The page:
Citation Context ... definition of evidence and its weight, see [17]. In NARS, the truth value of a statement, indicating how the statement is supported by available evidence, is represented by a pair of real numbers in =-=[0, 1]-=-, ! f; c ?, where f is w + w , the relative frequency of positive evidence, and c is the confidence. Confidence is defined in NARS as w w+k , a monotonic increasing function of total weight, indicatin... |

24 |
Defaults and Probabilities: Extensions and Coherence
- Neufeld
- 1989
(Show Context)
Citation Context ...ble) A has the property Q, what conclusion can we reach? In different context, the problem is referred to as "multiple inheritance problem", "multiple extension problem", or "=-=reference class problem" [3, 6, 7, 9, 10, 11, 15]-=-. Though the above theories treat the problem differently, they have something in common: None of them suggest a general solution to the problem, though they agree on a special case: if R 2 is a (prop... |

21 | Typicality in logically defined categories: Exemplar-similarity versus rule instantiation
- Nosofsky
- 1991
(Show Context)
Citation Context ...ine the membership function for a concept like "white-collar worker"? Psychologists suggest that it can be determined by the degree of similarity of the instance to a prototype [13] or an ex=-=emplifier [8]-=- of the concept. A common way to determine the similarity between two concepts is to compare their properties. Like the situation of probability prediction, similarity evaluation is also influenced by... |

21 | Belief revision in probability theory
- Wang
- 1993
(Show Context)
Citation Context ...il. An example, with its variations, will be discussed as a starting point, then, after analyzing the factors that influence the result, the solution provided by Non-Axiomatic Reasoning System (NARS) =-=[16, 17, 18]-=- is discussed and compared with the specificity priority principle. 2 A thought experiment Let us reconstruct Kyburg's example in the following way: Imaging that you are working for a life insurance c... |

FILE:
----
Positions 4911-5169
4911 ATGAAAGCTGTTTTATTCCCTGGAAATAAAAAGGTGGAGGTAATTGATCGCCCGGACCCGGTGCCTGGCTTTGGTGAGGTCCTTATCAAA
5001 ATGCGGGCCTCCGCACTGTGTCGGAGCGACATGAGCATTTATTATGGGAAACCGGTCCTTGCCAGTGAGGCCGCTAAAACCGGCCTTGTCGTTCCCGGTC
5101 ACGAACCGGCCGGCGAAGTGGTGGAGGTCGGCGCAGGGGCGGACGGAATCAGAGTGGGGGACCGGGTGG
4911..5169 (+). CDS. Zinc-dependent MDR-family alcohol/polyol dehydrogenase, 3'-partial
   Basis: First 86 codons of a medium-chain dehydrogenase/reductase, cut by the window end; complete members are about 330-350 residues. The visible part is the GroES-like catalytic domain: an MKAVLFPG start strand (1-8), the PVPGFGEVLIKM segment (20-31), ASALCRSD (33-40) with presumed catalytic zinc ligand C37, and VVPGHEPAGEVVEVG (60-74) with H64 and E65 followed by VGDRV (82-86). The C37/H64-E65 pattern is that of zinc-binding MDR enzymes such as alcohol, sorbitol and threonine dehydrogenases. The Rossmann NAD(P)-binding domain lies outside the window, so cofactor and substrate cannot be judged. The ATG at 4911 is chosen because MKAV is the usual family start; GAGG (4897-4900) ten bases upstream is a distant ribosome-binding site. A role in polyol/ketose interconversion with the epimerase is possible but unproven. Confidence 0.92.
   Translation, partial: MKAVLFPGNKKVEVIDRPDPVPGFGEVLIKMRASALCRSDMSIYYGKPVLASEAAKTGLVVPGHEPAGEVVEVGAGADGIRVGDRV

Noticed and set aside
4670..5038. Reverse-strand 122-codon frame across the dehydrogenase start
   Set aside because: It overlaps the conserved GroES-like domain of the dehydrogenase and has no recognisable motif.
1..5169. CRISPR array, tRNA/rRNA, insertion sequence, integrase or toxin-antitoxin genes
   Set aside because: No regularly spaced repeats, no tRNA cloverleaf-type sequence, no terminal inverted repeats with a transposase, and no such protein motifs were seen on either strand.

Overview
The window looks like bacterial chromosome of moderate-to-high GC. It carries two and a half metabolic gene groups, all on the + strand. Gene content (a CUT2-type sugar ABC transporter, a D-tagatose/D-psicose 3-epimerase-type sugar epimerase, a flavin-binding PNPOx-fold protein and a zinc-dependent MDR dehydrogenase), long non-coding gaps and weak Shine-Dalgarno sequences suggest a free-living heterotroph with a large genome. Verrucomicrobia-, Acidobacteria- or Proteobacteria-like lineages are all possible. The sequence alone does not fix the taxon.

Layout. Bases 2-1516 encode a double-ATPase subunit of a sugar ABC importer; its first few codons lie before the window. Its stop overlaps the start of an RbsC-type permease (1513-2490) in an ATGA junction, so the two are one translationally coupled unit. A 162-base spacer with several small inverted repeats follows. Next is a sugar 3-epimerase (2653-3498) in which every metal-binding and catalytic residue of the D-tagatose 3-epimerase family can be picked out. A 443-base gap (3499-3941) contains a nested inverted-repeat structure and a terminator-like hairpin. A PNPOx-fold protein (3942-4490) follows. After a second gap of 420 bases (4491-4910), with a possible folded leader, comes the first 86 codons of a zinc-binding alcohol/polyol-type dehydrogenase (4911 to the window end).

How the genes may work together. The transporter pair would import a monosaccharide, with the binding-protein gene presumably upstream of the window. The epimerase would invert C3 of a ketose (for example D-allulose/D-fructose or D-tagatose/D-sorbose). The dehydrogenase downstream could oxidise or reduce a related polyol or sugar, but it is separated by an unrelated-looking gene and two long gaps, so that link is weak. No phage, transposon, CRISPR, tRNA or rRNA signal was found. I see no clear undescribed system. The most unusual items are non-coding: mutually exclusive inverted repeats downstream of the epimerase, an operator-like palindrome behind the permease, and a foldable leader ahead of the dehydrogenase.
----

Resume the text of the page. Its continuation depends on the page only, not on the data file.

13 | Non-axiomatic reasoning system (version 2.2 - Wang - 1993 |

12 |
Nonmonotonic reasoning. Annual Review of Computer Science 2:147–186
- Reiter
- 1987
(Show Context)
Citation Context ...e often referred as \defeasible logic", but actually what is defeasible are only the conclusions derived from the default rules, rather than the rules themselves. The rules are treated as conventions =-=[12]-=-, which are immune from empirical revision. As long as \Birds y" is a default rule, it remains to be valid no matter how manybirds found later cannot y. To treat default rules as convention is possibl... |

3 |
The Theory of Probability. University of California
- Reichenbach
- 1949
(Show Context)
Citation Context |

3 |
Typicality in logically de ned categories: exemplar-similarity versus rule instantiation
- Nosofsky
- 1991
(Show Context)
Citation Context ...ermine the membership function for a concept like \white-collar worker"? Psychologists suggest that it can be determined by the degree of similarity of the instance to a prototype [13] oranexempli er =-=[8]-=- of the concept. A common way to determine the similarity between two concepts is to compare their properties. Like the situation of probability prediction, similarity evaluation is also in uenced by ... |

1 |
Defeasible reasoning and uncertainty: comments
- Grosof
- 1990
(Show Context)
Citation Context |

1 |
The Early Growth of LogicintheChild
- Inhelder, Piaget
- 1969
(Show Context)
Citation Context ... justi ed? It can be derived from a more fundamental principle: the extension (instances) and intension (properties) of a concept is co-ordinated during the development ofhuman classi cation behavior =-=[4]-=-. As a result, we can predict extensional relations from intensional relations (e.g., to determine whether a concept includes an instance by checking the properties of the concept), and to predict int... |